The NHL season has been temporarily brought to its knees because of the coronavirus.

After Utah Jazz players Rudy Gobert and Donovan Mitchell were found to have contracted the virus, NHL officials began to scramble to determine what type of action, if any, was needed for the hockey world.  After all, the NBA had already decided to bring the season to an end yesterday, which is a strong indication of how severely COVID-19 is impacting sports.

NHL Suspends Regular Season

When NHL leaders realized that teams shared a lot of the same locations, and even locker rooms, with NBA teams, the decision basically wrote itself.  NHL action, with just four weeks remaining in the regular season, would have to be postponed.

In a statement announcing the suspension of the remaining 189 games, the NHL explained, “The NHL has been attempting to follow the mandates of health experts and local authorities, while preparing for any possible developments without taking premature or unnecessary measures.  However, following last night’s news that an NBA player has tested positive for coronavirus – and given that our leagues share so many facilities and locker rooms and it now seems likely that some member of the NHL community would test positive at some point – it is no longer appropriate to try to continue to play games at this time.”

NHL Players Association Support

The NHL Players Association didn’t have a problem supporting the suspension.  It issued its own statement, calling the move the “appropriate course of action” and hoping players will be able to return to the ice as soon as possible.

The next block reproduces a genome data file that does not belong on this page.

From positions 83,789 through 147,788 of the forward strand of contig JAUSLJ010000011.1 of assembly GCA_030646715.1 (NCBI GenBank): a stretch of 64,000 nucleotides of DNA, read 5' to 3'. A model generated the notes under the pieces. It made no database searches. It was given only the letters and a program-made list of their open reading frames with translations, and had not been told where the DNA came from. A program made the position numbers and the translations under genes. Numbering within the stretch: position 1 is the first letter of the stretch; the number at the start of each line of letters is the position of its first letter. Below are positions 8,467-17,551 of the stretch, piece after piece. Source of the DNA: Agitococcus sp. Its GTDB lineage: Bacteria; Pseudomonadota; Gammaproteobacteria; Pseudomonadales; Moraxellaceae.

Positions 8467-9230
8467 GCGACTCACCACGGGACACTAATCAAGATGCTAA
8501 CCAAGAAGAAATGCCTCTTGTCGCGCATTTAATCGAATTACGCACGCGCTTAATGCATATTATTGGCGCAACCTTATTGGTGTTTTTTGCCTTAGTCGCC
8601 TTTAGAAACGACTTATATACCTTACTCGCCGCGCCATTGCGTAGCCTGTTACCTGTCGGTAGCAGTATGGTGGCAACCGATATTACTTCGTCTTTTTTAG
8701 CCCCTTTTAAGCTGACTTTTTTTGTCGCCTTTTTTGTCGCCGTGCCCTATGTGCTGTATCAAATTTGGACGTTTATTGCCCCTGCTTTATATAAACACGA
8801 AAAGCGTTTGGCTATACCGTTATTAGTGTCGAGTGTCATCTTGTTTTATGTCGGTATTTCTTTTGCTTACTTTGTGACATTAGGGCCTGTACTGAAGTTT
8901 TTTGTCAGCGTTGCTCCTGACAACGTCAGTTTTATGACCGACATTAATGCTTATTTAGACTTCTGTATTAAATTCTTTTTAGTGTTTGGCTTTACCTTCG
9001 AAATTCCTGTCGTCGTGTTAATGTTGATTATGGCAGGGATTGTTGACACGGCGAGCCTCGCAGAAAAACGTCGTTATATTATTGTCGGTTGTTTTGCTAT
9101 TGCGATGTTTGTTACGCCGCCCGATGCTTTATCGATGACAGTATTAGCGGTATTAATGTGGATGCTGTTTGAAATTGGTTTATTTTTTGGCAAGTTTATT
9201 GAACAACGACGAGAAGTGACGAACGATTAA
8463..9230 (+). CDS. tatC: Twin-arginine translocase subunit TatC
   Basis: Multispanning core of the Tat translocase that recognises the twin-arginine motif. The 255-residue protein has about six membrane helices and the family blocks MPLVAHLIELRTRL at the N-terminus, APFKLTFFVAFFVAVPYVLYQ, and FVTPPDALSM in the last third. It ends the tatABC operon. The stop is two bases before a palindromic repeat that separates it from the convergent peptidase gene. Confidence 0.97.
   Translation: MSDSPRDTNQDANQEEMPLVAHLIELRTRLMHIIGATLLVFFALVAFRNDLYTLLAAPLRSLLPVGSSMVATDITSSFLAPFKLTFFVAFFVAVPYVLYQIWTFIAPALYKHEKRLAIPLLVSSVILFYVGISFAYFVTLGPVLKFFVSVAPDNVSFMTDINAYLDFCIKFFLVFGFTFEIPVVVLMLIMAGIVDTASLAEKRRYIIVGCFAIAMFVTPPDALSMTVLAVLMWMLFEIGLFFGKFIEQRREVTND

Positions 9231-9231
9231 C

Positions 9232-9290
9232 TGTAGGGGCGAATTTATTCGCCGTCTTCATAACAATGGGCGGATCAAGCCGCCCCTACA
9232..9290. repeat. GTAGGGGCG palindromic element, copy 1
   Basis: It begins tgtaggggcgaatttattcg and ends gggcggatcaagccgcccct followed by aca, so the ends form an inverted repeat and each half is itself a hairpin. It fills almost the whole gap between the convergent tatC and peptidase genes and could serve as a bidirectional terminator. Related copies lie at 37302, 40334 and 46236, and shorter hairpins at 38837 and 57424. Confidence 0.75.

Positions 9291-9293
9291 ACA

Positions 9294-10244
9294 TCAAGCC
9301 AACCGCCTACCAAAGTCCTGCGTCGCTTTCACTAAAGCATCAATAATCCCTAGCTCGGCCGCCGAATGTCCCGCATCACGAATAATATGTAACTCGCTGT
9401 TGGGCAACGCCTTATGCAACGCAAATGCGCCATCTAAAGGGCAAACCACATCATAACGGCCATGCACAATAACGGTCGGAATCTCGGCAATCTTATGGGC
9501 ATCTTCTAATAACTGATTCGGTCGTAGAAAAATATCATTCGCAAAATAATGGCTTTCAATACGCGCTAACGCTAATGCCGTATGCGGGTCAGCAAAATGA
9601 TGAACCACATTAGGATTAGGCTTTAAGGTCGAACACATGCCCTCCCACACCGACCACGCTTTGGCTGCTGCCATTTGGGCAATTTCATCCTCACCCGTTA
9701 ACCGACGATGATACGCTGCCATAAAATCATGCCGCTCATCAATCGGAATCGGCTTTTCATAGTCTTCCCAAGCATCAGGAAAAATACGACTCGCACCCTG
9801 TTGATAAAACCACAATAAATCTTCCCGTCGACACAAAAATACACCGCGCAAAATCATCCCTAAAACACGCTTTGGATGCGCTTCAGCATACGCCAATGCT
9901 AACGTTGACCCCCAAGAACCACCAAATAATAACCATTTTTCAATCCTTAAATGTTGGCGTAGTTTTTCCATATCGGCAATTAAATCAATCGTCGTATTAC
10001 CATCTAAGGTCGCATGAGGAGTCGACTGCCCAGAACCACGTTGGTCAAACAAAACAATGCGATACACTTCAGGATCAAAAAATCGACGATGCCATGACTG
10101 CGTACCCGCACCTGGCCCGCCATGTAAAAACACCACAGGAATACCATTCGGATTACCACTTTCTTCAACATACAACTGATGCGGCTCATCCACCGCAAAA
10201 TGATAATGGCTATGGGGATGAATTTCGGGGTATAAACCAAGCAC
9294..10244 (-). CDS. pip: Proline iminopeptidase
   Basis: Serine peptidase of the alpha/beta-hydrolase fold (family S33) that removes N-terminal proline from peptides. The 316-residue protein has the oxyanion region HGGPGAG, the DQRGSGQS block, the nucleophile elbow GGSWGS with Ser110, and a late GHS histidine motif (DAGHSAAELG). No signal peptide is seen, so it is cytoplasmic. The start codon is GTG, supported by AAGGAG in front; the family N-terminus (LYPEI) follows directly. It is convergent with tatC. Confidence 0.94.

In the US, there have been 1,300 reported cases of coronavirus across the country as of Thursday morning; around the world, there are 127,000 confirmed cases and 4,700 deaths (in addition to 38 in the US).  While this number is relatively tame compared to death rates associated with other viruses, the fatality rate associated with COVID-19 is much higher.

In addition, over time, people build up natural immunities to “traditional” viruses like influenza.  However, there is no natural immunity to the coronavirus.  As a result, an abundance of precaution can help keep the number of deaths to a minimum.

Although the NHL suspends games at the moment, the NHL is certainly not ready to call it quits on the season and wants to be able to complete the season as originally planned.  However, player and fan safety and health are first, especially since the Stanley Cup can be won at any time.

The NHL hasn’t had to shorten a season since 2012-13, and that was because of a work stoppage.  Before that, it was 1919 when the league was forced to bring a halt to the Stanley Cup Final in the middle of the competition between the Montreal Canadiens and Seattle Metropolitans because of the Spanish Flu pandemic.  Around 675,000 Americans died during the disease’s run from 1918-1919.

How things proceed in the NHL, as well as all major sports leagues, once the suspension is lifted isn’t clear.  The season could be shortened, or it could be carried through as if there had not been any downtime.  Ideally, there’s no reason for the leagues to cut things short – let the teams carry on with their business.

There are, of course, a lot of moving parts that have to be considered (broadcasting rights, rink usage rights, NHL trade regulations, etc.), but every problem has a solution.  This is a unique situation that has never been seen before, at least not on this scale, and it requires a completely unique resolution.  No standard rulebook can be used to overcome this catastrophe.  Rebounding from this is not going to be easy for anyone; however, resilient teams and fans will make sure everything returns to normal as quickly as possible.